The move follows WHO’s global call for Expression of Interest (EOI) on April 16 to establish covid mRNA vaccine technology transfer hubs to scale up production and access to covid vaccines.
Over the coming weeks, the partners will negotiate details with the Government of South Africa and public and private partners inside the country and from around the world.
"The covid-19 pandemic has revealed the full extent of the vaccine gap between developed and developing economies, and how that gap can severely undermine global health security. This landmark initiative is a major advance in the international effort to build vaccine development and manufacturing capacity that will put Africa on a path to self determination," South African President Cyril Ramaphosa said in a press release on Monday.
"South Africa welcomes the opportunity to host a vaccine technology transfer hub and to build on the capacity and expertise that already exists on the continent to contribute to this effort," he added.
Technology transfer hubs are training facilities where the technology is established at industrial scale and clinical development performed.
Interested manufacturers from low- and middle-income countries can receive training and any necessary licenses to the technology.
WHO and partners will bring in the production know-how, quality control and necessary licenses to a single entity to facilitate a broad and rapid technology transfer to multiple recipients.
The technology transfer hub will benefit from the Medicines Patent Pool’s (MPP’s) vast experience of intellectual property (IP) management and issuing of IP licenses.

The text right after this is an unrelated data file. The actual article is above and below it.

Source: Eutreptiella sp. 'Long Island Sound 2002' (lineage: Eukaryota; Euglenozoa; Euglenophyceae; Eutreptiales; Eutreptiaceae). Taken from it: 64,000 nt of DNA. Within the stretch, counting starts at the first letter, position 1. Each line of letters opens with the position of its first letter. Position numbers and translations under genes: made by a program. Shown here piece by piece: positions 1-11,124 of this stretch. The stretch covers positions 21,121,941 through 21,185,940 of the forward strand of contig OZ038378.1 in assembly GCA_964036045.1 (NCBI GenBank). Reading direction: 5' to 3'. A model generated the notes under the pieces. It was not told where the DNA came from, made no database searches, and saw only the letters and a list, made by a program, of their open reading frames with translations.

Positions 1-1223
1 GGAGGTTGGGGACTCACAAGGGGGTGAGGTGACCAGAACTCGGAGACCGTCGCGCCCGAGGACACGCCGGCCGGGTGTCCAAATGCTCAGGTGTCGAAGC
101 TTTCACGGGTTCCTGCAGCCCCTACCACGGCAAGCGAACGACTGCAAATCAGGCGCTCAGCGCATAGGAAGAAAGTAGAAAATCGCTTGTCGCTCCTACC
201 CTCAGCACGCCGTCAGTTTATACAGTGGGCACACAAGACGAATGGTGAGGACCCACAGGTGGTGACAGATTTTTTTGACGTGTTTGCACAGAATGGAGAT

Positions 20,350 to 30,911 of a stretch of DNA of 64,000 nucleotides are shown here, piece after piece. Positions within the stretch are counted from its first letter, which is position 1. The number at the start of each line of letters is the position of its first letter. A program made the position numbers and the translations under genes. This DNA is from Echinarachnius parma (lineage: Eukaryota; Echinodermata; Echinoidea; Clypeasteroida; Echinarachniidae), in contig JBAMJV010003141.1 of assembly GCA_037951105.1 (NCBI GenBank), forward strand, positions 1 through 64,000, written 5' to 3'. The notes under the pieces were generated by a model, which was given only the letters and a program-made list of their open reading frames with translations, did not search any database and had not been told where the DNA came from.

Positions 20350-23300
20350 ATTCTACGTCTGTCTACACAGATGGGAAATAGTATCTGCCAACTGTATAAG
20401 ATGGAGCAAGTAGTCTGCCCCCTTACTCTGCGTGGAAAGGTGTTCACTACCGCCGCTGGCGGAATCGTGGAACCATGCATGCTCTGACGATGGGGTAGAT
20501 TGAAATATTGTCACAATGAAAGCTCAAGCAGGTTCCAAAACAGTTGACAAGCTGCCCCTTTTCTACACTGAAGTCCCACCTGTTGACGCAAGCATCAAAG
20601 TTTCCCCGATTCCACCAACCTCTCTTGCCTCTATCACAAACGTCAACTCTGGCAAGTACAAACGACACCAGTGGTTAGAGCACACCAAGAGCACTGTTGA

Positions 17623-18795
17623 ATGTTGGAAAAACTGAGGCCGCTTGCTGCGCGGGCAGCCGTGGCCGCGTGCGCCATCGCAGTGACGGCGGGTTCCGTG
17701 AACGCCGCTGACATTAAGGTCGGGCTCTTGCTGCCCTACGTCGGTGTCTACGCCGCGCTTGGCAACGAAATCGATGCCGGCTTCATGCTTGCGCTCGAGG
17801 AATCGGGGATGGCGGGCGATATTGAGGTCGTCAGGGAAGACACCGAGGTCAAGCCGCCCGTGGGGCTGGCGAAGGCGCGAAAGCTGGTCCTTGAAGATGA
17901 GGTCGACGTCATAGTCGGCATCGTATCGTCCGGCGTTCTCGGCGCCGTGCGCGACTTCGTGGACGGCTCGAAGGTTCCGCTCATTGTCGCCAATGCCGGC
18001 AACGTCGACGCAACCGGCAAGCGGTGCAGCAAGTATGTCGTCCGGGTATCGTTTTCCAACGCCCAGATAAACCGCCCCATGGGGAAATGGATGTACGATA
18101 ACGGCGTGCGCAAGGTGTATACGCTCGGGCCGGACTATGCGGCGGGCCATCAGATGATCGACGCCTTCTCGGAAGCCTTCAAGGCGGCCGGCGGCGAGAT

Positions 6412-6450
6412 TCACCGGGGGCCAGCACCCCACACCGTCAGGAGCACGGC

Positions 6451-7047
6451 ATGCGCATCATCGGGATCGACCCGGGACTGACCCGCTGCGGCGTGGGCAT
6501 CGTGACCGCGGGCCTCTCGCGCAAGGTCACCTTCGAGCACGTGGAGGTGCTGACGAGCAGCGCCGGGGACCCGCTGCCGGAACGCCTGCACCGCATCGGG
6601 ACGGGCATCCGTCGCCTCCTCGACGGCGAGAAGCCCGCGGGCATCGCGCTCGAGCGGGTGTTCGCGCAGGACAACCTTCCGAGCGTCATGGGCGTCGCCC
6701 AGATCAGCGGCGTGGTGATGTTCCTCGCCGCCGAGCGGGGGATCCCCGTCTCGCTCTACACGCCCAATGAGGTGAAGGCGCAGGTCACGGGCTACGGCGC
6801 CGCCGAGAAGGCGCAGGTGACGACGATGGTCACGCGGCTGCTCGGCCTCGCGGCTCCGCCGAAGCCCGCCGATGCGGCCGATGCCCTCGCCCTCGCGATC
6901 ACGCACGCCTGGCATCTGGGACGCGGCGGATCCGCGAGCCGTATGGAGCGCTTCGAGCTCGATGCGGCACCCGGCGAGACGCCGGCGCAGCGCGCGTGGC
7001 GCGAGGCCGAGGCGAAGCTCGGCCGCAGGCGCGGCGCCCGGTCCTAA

MPP is also assisting WHO to negotiate with technical partners and supporting in the governance of the hubs.
Biovac is a bio-pharmaceutical company that is the result of a partnership formed with the South African government in 2003 to establish local vaccine manufacturing capability for the provision of vaccines for national health management and security.
Afrigen Biologics and Vaccines is a biotechnology company focuses on product development, bulk adjuvant manufacturing and supply and distribution of key biologicals to address unmet healthcare needs.
The organizations complement one another, and can each take on different roles within the proposed collaboration: Biovac will act as developer, Afrigen as manufacturer and a consortium of universities as academic supporters providing mRNA know-how, and Africa CDC for technical and regional support.
The South African consortium benefits from having existing operating facilities that have spare capacity and because it has experience in technology transfers.
It is also a global hub that can start training technology recipients immediately.
"This is great news, particularly for Africa, which has the least access to vaccines," said Dr Tedros Adhanom Ghebreyesus, WHO Director-General.
"Covid-19 has highlighted the importance of local production to address health emergencies, strengthen regional health security and expand sustainable access to health products," he stated.